December 18, 2006
U.S. current account deficit exceeded $900 billion for the first time in the third quarter
by Robert E. Scott
The Bureau of Economic Analysis announced today that the current account deficit reached an all-time high annual rate of $902 billion in the third quarter, an increase of $34 billion over the previous quarter.1 The deficit increased to 6.8% of gross domestic product, an increase of 0.2 percentage points. The deficit was also the second the highest ever, as a share of GDP. The growth of the current account deficit was caused by rapid growth of imports from China and in crude oil and petroleum products. These imports were also responsible for 61.6% of the total current account deficit in the third quarter. Although declining oil prices may reduce the deficit in the fourth quarter, the rapid growth in Chinese imports and in interest payments to foreign holders of government debt will continue to put upward pressure on the current account deficit in the future.
The U.S. deficit on goods and services trade increased $7.2 billion (3.9% at a quarterly rate2) in the third quarter alone. Imports increased $17.3 billion (3.2%) to $566 billion, the highest rate since the fourth quarter of 2005. Oil imports increased $4.9 billion (6.2%) to $84 billion.3 Imports from China increased $10.3 billion (15.1%, not seasonally adjusted) to $78 billion. U.S. exports rose $10 billion (2.8%) to $366 billion in the third quarter, the slowest rate of growth in the past year.
Imports were 38.7% larger than exports in the third quarter. Exports would have had to increase 38.7% faster than imports (or 4.0%) just to keep the trade deficit from growing. In the absence of a dramatic and sustained slowdown in U.S. growth, exports can grow more than 40% faster than imports only with a substantial reduction in the value of the U.S. dollar. When the dollar rises in value, U.S. exports become more expensive and import prices fall. Between 1995 and 2002, the dollar gained about 30% in value, as shown in the chart below. As a result, the U.S. trade deficit has grown from about 1.5% of GDP to 6.8%, which experts believe to be far above a sustainable level. In order to reduce the deficit back to a sustainable level of less than 3% of GDP, the dollar must fall by at least 30% to 40% to reduce export prices and achieve the needed increase in export growth, relative to imports. A falling dollar will also raise import prices, slowing import growth and increasing demand for goods produced in the United States.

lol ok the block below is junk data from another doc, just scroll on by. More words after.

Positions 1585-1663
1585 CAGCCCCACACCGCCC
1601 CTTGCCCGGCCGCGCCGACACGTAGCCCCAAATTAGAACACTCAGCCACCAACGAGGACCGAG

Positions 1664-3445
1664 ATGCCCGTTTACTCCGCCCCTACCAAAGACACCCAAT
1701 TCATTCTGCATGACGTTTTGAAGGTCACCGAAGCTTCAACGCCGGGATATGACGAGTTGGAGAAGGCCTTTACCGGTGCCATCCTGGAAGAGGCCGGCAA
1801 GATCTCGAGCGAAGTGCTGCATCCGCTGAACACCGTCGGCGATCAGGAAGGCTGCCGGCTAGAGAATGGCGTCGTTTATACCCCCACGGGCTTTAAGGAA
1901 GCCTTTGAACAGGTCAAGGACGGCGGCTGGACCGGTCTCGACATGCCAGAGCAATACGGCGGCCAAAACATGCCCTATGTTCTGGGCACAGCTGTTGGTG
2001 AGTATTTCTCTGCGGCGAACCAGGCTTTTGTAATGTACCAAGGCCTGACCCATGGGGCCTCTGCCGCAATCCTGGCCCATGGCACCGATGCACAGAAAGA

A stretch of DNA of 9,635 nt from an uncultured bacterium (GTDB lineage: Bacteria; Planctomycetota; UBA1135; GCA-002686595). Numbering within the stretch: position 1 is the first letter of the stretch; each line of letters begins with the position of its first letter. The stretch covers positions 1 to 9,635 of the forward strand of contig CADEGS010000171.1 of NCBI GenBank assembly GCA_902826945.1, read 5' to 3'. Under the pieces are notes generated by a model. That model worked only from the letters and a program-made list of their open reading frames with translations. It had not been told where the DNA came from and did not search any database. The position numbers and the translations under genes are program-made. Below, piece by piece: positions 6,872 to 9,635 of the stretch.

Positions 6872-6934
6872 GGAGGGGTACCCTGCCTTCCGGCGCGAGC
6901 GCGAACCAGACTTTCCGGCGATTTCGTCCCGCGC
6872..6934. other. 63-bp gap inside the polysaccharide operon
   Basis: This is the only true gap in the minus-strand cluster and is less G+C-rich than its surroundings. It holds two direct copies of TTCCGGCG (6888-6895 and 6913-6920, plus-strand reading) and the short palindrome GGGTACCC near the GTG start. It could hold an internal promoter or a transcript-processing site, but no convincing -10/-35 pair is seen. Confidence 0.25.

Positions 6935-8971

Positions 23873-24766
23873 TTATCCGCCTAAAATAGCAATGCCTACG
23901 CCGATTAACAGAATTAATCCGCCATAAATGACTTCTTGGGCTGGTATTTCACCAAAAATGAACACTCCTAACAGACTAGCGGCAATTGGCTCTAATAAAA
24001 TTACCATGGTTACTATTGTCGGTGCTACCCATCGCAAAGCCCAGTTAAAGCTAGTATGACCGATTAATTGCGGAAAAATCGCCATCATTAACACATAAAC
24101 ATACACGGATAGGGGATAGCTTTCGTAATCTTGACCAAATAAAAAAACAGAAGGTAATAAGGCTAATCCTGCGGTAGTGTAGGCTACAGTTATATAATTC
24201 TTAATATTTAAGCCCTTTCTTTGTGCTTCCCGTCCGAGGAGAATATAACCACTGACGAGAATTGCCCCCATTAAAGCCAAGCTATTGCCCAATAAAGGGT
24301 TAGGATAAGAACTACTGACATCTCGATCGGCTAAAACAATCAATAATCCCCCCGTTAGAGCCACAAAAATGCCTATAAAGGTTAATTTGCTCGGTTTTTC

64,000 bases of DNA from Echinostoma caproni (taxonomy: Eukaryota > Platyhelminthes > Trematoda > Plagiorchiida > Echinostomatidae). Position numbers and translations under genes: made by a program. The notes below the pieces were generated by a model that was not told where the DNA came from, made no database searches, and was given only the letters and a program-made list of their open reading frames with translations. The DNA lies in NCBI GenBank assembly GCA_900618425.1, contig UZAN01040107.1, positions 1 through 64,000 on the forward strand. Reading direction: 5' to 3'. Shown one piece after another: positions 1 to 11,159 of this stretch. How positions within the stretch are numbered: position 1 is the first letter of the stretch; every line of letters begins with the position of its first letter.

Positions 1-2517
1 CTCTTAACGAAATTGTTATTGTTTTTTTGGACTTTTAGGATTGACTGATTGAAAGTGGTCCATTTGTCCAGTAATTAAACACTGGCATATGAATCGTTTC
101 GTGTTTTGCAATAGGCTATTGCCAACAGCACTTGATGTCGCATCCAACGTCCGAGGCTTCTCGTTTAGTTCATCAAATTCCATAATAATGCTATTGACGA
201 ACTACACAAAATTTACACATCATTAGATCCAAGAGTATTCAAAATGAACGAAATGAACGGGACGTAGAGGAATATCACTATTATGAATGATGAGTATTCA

East Asian governments’ practice of propping up the value of the dollar to promote their export-led growth is the largest barrier to needed dollar adjustments. Although the U.S. dollar has fallen 12.3% in value since 2002:II, this decline has not been sufficient to slow the growth of the trade deficit. Although the real value of the dollar has fallen 23.0% against a basket of major currencies in this period, it has fallen only 2.6% against a group of other important currencies, particularly the Chinese yuan. Much more depreciation will be needed to substantially reduce or eliminate the deficit. Foreign central banks, which purchase treasury bills and other government securities to suppress their currencies, financed 35.8% of the U.S. current account deficit in the third quarter. Asian governments were responsible for all of these dollar purchases.
Net income on foreign investments, including interest payments on the rapidly growing stock of foreign debt, increased $1.7 billion in the third quarter and was responsible for nearly 20% of the increase in the current account deficit. Rapidly growing interest payments to foreign holders of U.S. securities are responsible for this entire income deficit, and those payments will grow rapidly in the future for two reasons. First, foreign holdings of U.S. treasury securities are expected to grow rapidly to finance growing current account deficits. Second, rising interest rates could cause payments on existing debt to increase sharply in the future even if the deficit is reduced.
As long as the United States maintains sizeable current account deficits, net borrowing and payments to foreign investors will continue to grow. The standard of living of future generations will be depressed by the need to pay for today’s heavy borrowing from abroad.
For more information about the current account deficit and the costs of foreign borrowing, see the December 2004 Issue Brief, Debt and the Dollar, by EPI economist L. Josh Bivens.
1. The current account is the broadest measure of the U.S. balance of trade in goods, services, and payments to the rest of the world.
2. Trade data presented at quarterly rates for comparison purposes.
3. U.S. Census Bureau, FT900: U.S. International Trade in Goods and Services, October 2006. Petroleum imports are seasonally adjusted. Imports from China are not available on a seasonally adjusted basis and tend to surge in the third quarter in anticipation of holiday sales.
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